Canada has been trailing the U.S. with respect to Q/Q GDP growth for the past seven quarters. No other period of similar lengthy dominance by one country or the other appears in the chart which has a starting point of Q1 2000, dating back nearly 20 years.
Furthermore, the gap in Q/Q GDP growth rates, with the U.S. ahead of Canada, has lately been widening.
Tariffs as Leverage, but also a Tax on the American People
Table 1 below establishes the relative importance of foreign trade for the economies of the U.S. and Canada. By far, Canada is more dependent on back-and-forth dealings with partners outside its own borders.
Canadian total exports as a share of GDP in 2018 were nearly one-third. In the U.S., they were around 12%.
A similar pattern emerges for imports. Canada’s imports as a proportion of GDP last year were 34.0%. In the U.S., they were less than half that figure, at 15.4%.
America’s lesser reliance on foreign trade has a major implication. There has always been the impression that, if need be, the U.S. economy can go it alone. It is perhaps this logic that has led President Trump to be more freewheeling in his approach to trade policy and the imposition of tariffs.
There’s a side to tariffs, however, that is probably being misunderstood by most people. Since they are meant to be punitive, a common misconception is that China, as well as any other country targeted for attention, is footing the bill.
That’s not the case. Yes, the access of Chinese and perhaps soon Mexican firms to the U.S. marketplace is inhibited. The duties, however, are paid by American importers, who then try to pass on as much of the cost increase as they can to American consumers.
Therefore, with respect to how they play out, tariffs are essentially sales taxes with the difference being that the monies collected go into federal rather than state coffers.
Hard-knock Life for Canadian Oil Producers Exaggerated?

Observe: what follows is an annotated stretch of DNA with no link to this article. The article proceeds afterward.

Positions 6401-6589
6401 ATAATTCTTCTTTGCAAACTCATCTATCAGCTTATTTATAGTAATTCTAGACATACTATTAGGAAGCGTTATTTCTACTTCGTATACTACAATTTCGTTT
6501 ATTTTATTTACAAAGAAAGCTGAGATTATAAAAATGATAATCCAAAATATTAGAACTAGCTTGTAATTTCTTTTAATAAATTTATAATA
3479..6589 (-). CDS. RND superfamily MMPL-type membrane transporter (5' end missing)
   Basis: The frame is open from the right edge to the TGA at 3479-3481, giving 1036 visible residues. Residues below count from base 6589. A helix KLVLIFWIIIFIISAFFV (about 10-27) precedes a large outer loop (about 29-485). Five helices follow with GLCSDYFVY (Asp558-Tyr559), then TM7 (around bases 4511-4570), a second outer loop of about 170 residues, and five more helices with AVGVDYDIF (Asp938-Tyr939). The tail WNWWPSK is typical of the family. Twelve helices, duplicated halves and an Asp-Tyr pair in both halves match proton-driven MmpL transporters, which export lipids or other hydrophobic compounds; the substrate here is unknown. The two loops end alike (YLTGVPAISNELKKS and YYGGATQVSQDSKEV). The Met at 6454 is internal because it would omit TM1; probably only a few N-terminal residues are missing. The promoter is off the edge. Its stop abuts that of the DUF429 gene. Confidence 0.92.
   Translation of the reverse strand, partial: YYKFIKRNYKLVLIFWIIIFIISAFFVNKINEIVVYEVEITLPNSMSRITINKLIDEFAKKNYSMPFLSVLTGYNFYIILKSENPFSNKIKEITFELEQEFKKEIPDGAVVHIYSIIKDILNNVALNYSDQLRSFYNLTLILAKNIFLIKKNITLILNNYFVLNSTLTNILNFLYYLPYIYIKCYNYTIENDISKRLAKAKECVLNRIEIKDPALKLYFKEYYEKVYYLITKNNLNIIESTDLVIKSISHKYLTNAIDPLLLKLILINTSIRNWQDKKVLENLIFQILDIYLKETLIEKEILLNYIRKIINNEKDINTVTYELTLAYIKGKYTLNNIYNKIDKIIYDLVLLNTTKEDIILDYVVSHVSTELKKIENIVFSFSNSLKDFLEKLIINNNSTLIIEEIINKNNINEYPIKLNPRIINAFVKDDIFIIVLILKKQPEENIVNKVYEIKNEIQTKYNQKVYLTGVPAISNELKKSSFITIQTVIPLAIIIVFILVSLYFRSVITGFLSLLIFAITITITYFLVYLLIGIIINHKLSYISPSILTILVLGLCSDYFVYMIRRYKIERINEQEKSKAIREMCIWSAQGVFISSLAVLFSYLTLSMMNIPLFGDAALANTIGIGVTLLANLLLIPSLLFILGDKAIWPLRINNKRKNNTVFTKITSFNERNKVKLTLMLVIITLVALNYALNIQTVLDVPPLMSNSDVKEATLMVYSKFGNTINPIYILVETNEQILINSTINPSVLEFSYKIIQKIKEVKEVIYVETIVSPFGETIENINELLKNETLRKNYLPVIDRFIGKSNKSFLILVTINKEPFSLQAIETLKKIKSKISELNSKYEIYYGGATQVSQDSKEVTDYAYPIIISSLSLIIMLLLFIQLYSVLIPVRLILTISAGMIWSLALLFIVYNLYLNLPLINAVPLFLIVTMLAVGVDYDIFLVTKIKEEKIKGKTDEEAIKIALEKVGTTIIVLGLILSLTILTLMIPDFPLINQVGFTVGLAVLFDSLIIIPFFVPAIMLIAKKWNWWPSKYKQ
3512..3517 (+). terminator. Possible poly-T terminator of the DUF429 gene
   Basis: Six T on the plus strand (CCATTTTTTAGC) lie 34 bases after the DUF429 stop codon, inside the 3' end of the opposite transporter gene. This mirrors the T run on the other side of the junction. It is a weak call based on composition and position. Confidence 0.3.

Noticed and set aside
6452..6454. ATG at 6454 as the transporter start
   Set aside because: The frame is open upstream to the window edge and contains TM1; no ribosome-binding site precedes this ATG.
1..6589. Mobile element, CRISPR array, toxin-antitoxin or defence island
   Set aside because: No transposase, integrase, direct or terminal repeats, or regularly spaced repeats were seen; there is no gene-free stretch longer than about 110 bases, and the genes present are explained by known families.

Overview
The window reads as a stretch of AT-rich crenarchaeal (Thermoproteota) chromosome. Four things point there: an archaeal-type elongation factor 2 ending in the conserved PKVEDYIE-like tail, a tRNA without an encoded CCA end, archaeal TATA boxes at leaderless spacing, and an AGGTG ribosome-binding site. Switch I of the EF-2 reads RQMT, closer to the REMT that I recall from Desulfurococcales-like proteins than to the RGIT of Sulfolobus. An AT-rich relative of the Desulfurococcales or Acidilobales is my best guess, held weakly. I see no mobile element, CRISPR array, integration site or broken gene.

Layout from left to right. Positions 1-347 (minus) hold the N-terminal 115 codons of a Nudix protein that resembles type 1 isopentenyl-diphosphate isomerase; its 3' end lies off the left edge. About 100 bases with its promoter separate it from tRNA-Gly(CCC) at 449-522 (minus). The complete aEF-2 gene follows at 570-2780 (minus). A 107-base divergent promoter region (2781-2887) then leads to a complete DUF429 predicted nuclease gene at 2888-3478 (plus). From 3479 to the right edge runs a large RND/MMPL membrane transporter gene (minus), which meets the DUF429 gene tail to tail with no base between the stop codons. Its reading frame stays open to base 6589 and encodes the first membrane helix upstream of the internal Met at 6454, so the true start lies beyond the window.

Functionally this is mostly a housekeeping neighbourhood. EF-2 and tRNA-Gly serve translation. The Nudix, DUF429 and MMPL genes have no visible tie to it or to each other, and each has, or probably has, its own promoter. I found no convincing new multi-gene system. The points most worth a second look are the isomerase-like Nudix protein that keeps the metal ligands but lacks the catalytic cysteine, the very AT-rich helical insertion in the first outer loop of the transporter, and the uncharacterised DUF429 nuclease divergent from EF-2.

Canada’s economy may be suffering from a foreign trade malaise that is largely centered in resources, but there is at least one major success story that has gone mostly unobserved.
There’s no denying that life would be better for Canadian oil exporters if they had more access to west coast tidewater ports so that they could sell their crude to customers in Asia.
But the hard-knock life for Canadian oil producers that is often being depicted in headlines these days is somewhat exaggerated.
Graph 4 below documents an amazing gain in U.S. market penetration that has been realized by Canadian oil companies over the past ten years. Furthermore, it has been accomplished at the expense of OPEC.
The Canadian share of U.S. oil imports has risen from 15% in 2000 and about 20% in 2019 to more than 50% year to date in 2019. From 2000 to the present, OPEC’s share has dropped from 50% to 26%.
Also, while U.S. oil imports have been falling of late, to be replaced by a ramping up of domestic production at new shale-rock wellheads, imports from Canada have kept climbing.
Through the first quarter of this year, U.S. total crude imports, in barrels, were -9.9% year over year. Some of the volume losses by major supplier nations or groupings were as follows: all OPEC nations, -28.4%; Saudi Arabia alone, -6.1%; and Mexico, -16.0%.
Moving in the opposite direction, the number of barrels imported from Canada in Q1 2019 was +3.6% y/y.
Sourced from OPEC and Canada